20150505-132017The flowers are rather bright and brash, but I think the seed heads are things of beauty; delicate, fragile and ethereal.

When I was a child, we used to blow the individual seeds from the seed head (to the dismay of local gardeners, no doubt), and you were supposed to be able to tell the time from how many puffs it took. Hence dandelion clocks. I’ve only recently become aware of the idea of blowing the seeds and making a wish. I don’t know whether that’s a piece of modern folklore, or maybe just something that wasn’t local to…

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may flowers


At last, possibly some quince blossom!

Originally posted on la petite maison bijoux:

quince blossom bud quince blossom bud

March winds and April showers bring forth May flowers, according to the old rhyme. We actually had a very dry, sunny April, but nevertheless, we do indeed have a beautiful display of flowers now that May is here.

The quince tree hasn’t quite made it to full bloom yet, but we have high hopes. It’s the third spring in the garden for the quince, and this is the first time it has shown any sign of having blossom, so we’re looking forward to seeing how it looks. Also, with luck, looking forward to some fruit.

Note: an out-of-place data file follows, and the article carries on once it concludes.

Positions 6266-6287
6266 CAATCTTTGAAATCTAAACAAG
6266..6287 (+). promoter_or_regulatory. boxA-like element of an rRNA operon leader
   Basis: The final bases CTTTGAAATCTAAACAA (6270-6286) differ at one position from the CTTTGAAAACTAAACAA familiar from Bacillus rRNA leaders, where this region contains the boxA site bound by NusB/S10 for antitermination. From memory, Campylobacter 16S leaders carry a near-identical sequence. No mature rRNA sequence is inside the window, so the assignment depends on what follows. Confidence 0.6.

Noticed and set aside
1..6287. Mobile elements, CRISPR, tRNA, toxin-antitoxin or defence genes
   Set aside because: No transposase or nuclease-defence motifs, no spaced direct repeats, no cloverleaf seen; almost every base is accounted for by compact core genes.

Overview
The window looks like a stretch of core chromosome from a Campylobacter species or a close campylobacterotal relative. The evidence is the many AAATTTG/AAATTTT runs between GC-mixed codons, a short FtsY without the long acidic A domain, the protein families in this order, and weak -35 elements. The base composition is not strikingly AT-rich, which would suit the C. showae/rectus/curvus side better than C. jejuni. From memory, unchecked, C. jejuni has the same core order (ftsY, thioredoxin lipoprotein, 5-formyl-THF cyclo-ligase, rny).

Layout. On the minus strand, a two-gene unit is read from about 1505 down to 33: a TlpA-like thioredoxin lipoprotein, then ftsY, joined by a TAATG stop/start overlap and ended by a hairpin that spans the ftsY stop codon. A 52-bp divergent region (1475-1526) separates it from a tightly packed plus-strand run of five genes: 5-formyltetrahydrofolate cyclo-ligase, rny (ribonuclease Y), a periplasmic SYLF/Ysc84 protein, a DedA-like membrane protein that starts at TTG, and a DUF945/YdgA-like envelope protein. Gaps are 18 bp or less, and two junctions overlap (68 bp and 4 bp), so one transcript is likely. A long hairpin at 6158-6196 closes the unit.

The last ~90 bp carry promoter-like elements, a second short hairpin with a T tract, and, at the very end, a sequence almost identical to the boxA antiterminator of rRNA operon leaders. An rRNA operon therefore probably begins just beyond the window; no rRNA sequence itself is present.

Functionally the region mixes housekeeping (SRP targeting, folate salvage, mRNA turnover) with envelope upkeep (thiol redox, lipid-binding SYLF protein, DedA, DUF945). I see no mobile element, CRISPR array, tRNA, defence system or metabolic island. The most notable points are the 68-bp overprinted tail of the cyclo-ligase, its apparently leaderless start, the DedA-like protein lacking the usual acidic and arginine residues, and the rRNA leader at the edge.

Plenty of other flowers are already looking their best.

I think that some of these might be considered weeds, strictly speaking, but we don’t tend to worry too much about that. The cowslips in particular have been amazing this year, springing up all over the garden.

The one downside of the mild…

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April Calendar 2015


April has been a good month in the garden, with mild sunny weather so a lot has been done and everything is now looking very green. No time to relax though as last night we had a frost so we had to put fleece over the peas as a precaution. The broad beans however, should be hardy enough to survive a mild frost and are under enviromesh which gives some protection. The strange twine construct over the shallots and the potato bed is to deter our cat! Today, more potatoes to plant, main crop “Sarpo Mira” a blight resistant variety.

The week ahead look more changeable with the temperature rising into the low 20s again, but with more rain.